1910 Hotchkiss Roi-des-Belges

1910 Hotchkiss Type X6 Series 1 20/30HP Roi-des-Belges Tourer

Offered by Bonhams | Oxford, U.K. | June 20, 2015

Photo - Bonhams

Photo – Bonhams

This is an ornate machine. Look at that long barrel of an engine compartment and the extra long wheelbase (there is virtually no overhang on either end). It’s a classy automobile, that’s for sure.

Hotchkiss was founded in the 1860s by an American in Paris (or thereabouts) and the company lasted for nearly 100 years. Automobile building ended in the 1950s after over 50 years of production. This Type X6 an early example and it is proof that Hotchkiss built big, expensive cars. The engine is a 4.8-liter straight-six making 20/30 horsepower.

This car was saved from a scrapyard in Australia int he 1950s and the restoration you see here wasn’t completed until 1995. It’s a big, powerful Edwardian touring car – and it’s rare too. Only 27 Type X6s were built in 1910 (with an additional 51 being completed before the end of the model in 1912). Only two are thought to survive. It should bring between $120,000-$150,000. Click here for more info and here for more from this sale.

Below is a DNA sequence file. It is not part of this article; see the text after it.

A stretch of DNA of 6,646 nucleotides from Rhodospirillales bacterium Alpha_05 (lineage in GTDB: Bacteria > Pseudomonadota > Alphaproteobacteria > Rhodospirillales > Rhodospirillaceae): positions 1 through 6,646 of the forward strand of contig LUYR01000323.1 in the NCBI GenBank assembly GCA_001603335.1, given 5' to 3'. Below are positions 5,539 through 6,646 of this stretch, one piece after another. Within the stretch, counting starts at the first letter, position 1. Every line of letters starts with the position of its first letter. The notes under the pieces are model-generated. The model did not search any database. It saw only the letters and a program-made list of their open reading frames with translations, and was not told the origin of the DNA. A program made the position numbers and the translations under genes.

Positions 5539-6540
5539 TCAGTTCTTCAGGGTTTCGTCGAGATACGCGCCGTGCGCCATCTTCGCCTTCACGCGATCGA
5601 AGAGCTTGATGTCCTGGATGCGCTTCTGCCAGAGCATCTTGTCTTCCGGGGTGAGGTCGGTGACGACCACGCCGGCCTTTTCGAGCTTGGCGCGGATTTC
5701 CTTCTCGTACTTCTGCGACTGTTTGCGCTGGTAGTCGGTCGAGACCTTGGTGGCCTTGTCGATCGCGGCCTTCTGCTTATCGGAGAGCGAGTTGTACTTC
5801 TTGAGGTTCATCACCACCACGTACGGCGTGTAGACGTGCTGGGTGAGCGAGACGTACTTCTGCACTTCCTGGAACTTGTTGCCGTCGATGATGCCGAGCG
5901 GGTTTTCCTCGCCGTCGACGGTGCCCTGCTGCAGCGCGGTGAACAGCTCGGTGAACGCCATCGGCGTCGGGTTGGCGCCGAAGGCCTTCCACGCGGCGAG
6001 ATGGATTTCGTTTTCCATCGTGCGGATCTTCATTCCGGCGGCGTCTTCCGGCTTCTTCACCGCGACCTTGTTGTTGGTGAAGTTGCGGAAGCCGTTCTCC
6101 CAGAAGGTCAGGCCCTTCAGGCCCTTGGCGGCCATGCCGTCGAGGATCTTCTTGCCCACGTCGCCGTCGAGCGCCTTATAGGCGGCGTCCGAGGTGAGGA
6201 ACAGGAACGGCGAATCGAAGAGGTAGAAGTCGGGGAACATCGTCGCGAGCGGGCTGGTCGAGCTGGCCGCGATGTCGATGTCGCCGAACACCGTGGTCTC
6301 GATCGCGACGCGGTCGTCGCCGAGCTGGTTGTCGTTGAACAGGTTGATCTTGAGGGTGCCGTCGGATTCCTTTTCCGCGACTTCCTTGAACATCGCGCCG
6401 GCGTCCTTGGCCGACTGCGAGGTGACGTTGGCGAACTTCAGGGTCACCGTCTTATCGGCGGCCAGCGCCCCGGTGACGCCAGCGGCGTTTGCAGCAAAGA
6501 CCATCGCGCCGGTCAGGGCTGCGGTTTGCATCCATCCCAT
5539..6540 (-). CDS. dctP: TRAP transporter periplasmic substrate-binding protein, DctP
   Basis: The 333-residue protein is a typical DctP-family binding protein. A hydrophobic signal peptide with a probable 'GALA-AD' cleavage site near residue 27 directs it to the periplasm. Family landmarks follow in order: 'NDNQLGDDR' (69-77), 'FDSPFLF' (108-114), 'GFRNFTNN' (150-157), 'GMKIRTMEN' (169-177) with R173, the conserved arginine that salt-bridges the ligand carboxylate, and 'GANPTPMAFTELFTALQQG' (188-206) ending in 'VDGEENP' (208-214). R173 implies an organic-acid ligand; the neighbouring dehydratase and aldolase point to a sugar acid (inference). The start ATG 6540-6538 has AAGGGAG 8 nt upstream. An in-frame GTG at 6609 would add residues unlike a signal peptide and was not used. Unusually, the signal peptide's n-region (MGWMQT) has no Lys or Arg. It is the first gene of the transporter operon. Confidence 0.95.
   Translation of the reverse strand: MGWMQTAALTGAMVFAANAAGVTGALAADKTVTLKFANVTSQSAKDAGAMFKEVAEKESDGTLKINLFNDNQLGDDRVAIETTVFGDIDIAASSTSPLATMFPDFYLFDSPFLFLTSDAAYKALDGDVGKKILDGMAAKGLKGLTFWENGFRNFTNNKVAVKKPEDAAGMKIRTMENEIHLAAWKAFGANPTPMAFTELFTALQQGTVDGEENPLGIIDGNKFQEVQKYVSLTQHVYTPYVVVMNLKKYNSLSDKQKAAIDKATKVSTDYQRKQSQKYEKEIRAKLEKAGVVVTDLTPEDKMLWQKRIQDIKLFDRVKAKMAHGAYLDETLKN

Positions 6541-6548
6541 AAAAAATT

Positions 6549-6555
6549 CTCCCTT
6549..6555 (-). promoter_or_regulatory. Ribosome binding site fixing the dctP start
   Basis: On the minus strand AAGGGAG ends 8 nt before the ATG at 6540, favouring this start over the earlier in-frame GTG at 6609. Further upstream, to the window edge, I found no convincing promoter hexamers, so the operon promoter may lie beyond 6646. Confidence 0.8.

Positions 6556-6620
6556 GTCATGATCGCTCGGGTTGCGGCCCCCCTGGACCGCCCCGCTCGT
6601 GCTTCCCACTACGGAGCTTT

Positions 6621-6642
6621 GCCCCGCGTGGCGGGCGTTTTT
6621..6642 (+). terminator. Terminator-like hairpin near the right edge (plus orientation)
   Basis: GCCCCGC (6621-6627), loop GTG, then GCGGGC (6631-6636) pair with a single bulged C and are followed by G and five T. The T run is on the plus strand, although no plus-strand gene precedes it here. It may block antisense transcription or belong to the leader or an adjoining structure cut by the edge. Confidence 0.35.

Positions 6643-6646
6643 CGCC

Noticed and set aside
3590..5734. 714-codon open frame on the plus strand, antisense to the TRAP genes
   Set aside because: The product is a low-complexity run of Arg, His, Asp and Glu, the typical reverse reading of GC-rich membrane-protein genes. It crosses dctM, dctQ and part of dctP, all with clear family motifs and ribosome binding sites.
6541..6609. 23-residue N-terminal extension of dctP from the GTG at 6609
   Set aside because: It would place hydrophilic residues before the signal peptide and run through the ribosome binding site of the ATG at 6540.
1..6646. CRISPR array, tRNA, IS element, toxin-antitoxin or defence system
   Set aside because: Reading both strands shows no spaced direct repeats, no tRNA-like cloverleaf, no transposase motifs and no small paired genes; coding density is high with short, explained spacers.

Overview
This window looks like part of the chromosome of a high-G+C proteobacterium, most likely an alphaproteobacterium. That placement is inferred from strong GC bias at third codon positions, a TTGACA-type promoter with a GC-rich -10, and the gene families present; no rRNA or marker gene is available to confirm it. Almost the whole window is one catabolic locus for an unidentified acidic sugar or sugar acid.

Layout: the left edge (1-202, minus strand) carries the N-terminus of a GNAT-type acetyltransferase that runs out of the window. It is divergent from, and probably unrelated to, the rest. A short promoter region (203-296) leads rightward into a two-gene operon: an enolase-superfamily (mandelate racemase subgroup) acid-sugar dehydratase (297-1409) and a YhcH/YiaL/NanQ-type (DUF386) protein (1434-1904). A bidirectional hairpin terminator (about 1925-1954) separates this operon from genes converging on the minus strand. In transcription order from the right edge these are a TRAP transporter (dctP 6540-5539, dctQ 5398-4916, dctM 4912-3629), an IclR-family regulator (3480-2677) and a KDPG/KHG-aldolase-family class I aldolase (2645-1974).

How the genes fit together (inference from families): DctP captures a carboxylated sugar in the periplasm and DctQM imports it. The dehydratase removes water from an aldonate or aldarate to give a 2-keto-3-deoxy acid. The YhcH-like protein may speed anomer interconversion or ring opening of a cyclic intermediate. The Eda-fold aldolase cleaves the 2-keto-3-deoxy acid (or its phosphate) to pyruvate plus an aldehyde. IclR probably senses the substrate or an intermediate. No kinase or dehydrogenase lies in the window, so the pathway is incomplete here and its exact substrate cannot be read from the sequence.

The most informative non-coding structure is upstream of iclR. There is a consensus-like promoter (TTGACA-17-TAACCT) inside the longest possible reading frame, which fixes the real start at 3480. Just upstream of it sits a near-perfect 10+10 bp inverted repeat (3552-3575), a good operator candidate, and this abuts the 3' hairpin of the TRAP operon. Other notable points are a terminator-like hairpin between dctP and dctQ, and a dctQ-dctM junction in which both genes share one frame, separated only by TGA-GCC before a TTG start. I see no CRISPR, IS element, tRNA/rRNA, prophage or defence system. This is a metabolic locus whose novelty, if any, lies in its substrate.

Update: Sold $144,286.

Lancia Epsilon

1912 Lancia Tipo 58 20/30HP Epsilon Corsa

Offered by Coys | London, U.K. | December 2, 2014

Photo - Coys

Photo – Coys

Lancia models have always had Greek letters for their series names. The Epsilon was an early example of this naming convention. The company was founded in 1906 by Vincenzo Lancia in Turin. The Tipo 58 Epsilon entered production in 1911 and lasted through 1912.

The engine is a 4.1-liter straight-four making 60 horsepower. It was available in four different chassis configurations that offered a wide variety of body styles. In all, only 312 Epsilon chassis were built. Only two are known to exist: this one, and one on permanent display at the Schlumpf Collection.

This was originally built as a race car (as seen)and was actually a Lancia factory entrant at the 1913 Targa Florio. The car was discovered in storage and Lancia finally sold it in 1970. It was then restored and is now considered the oldest functioning Lancia in the world and the only surviving Lancia racing car from this era. It’s pretty impressive and should bring between $235,000-$275,000. Click here for more info and here for more from Coys.

Update: Sold $266,875.